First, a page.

John Walsh: Beware letters from fictional civil servants


It would be rude to call presidential hopeful Newt Gingrich a hypocrite, but it's hard to find another word. While in charge of the Republican investigation into Bill Clinton's affair with Monica Lewinsky, Gingrich was enjoying an affair with a young colleague called Callista Bisek. Confronted recently on Christian TV about this double standard, he said: "There's no question at times in my life, partially driven by how passionately I felt about this country, that I worked too hard and things happened in my life that were not appropriate." So there: he wasn't shagging Ms Bisek at all; he was expressing his passion for America.

* Number 10 staff, when replying to letters from members of the public, sign them with made-up names. Sir Gerald Kaufman, the Labour MP, discovered this when he tried to telephone "Mrs E Adams" who had answered one of his letters, only to discover she doesn't exist. It's a security measure, apparently, to stop staff members being targeted by nutters. But isn't a letter on Downing Street-headed writing-paper a serious official document? And if it's signed by Mr D. Duck doesn't that render the contents worthless?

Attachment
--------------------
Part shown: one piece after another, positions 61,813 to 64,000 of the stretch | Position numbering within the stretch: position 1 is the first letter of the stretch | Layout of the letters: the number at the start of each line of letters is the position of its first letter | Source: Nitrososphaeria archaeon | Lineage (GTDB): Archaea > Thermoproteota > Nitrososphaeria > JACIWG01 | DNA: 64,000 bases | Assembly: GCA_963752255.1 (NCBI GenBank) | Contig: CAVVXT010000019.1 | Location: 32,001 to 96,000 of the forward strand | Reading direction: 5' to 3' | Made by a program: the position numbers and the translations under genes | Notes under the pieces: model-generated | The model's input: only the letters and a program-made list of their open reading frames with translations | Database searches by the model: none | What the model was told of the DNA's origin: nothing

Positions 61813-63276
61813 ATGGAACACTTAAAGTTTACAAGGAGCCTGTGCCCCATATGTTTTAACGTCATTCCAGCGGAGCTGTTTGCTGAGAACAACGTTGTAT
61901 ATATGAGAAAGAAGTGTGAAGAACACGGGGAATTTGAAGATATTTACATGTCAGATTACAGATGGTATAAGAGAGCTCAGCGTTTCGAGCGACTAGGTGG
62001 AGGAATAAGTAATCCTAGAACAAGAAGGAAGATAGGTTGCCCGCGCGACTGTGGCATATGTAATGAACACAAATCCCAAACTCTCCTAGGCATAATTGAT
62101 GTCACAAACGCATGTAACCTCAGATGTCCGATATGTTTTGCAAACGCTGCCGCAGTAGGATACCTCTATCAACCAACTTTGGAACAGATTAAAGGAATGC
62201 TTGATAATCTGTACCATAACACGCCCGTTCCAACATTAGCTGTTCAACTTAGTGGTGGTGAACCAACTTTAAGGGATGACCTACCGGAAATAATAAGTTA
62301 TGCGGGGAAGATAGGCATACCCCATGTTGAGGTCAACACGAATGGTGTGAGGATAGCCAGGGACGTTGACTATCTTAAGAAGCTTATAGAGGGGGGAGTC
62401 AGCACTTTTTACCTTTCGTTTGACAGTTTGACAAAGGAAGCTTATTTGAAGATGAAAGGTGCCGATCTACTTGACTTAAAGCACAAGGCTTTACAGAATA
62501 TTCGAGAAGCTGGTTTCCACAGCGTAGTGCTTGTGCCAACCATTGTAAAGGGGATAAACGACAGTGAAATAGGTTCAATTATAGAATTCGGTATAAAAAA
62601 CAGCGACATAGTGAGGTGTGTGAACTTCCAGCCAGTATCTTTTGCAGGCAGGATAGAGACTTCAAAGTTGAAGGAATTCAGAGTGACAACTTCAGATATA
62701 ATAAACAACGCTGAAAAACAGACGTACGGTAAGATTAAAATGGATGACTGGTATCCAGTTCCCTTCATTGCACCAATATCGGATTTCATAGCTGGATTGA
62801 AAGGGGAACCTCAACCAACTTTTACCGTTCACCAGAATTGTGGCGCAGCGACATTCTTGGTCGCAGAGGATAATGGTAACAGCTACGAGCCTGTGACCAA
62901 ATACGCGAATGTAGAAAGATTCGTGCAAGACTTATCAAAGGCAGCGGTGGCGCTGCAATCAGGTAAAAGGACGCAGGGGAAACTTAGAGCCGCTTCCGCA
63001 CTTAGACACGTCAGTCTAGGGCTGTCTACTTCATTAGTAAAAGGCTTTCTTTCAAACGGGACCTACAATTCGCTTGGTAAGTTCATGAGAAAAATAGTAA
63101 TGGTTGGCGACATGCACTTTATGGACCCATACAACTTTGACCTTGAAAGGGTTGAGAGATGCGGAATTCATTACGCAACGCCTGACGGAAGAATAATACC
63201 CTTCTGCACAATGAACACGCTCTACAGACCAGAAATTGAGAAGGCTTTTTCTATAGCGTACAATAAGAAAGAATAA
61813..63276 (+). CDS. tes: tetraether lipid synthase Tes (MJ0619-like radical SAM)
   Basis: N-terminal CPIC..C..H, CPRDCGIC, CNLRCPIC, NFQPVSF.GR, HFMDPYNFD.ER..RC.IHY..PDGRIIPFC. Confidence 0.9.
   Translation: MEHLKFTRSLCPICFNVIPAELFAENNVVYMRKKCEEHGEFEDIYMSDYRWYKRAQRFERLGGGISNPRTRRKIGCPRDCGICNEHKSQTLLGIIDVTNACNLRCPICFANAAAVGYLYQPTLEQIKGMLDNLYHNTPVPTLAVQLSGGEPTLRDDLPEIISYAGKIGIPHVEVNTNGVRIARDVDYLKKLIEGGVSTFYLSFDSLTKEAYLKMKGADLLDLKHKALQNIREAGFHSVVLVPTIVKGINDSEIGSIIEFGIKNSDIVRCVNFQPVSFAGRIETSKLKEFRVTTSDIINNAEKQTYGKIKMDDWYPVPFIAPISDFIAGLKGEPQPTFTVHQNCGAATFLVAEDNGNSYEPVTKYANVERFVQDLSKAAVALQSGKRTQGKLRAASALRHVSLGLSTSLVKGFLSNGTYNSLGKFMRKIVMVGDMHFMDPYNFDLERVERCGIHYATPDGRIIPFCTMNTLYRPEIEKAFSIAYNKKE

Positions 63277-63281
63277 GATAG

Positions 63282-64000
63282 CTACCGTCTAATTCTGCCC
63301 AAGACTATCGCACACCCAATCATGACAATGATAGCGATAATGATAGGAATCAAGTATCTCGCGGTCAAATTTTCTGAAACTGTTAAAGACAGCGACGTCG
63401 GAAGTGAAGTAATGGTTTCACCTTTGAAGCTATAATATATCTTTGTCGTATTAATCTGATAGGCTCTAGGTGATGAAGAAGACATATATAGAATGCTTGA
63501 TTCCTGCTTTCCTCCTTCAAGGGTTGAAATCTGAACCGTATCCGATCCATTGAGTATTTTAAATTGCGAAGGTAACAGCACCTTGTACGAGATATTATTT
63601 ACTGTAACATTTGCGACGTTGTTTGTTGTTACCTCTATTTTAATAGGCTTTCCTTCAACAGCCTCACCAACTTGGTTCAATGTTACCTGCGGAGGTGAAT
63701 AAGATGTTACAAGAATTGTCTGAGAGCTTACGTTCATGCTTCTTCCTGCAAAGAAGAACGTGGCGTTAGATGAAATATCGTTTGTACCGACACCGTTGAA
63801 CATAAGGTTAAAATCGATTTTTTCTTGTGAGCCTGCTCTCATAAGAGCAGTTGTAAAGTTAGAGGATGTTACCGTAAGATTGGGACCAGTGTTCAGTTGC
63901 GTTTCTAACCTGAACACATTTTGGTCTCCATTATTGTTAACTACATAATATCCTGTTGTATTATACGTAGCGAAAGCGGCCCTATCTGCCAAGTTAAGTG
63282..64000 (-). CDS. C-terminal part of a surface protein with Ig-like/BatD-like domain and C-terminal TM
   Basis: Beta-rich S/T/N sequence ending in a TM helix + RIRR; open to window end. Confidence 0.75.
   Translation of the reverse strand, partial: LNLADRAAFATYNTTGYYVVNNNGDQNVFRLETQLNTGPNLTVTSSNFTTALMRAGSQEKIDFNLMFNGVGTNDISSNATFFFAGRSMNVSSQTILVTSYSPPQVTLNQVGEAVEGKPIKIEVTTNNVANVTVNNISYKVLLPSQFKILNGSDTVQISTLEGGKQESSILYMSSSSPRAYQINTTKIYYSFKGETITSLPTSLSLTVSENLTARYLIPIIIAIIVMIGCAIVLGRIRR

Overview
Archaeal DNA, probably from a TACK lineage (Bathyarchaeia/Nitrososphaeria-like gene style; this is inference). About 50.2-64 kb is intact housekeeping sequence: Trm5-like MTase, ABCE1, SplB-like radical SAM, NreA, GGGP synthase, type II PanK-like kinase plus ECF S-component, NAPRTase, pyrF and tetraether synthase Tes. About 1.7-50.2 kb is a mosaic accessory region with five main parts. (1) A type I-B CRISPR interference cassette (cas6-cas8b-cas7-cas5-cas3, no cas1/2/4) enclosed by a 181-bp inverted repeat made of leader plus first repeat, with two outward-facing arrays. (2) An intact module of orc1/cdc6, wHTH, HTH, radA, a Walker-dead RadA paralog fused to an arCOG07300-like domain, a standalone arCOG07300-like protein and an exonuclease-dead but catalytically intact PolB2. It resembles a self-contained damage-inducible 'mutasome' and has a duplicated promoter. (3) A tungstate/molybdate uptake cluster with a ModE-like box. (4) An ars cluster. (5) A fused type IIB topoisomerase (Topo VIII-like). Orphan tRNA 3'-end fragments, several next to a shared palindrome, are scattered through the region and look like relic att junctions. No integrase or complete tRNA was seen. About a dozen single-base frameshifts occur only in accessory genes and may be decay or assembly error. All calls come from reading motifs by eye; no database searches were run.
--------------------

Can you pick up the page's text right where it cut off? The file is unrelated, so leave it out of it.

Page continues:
* Boom time for estate agents in Rivonia, Johannesburg. A house in the grounds of Liliesleaf Farm is for sale at £430,000. Prospective buyers will bid high; it may be the house built over the hole where Nelson Mandela buried his Makarov gun, the first ANC weapon, in 1962. The firearm's worth £2m. Don't worry if you're outbid, though. Several other houses were built in the Liliesleaf grounds since 1962. It could be under any of them. But don't tell the punters...

* Good to hear a trove of Anthony Burgess writings has been found. Among them are short stories, plays, film scripts and musical compositions along with ambitious projects like a ballet score about Shakespeare's life and a musical about Trotsky. Since Burgess's death in 1993, only A Clockwork Orange, of his 33 novels, has stayed in bookshops. We need reminding of his rumbustious creativity and fruity loquaciousness. Asked once how he'd enjoyed hanging out with "the beautiful people of Monaco", he reportedly replied: "I have no time for those irrelevantly gilded with adventitious photogeneity."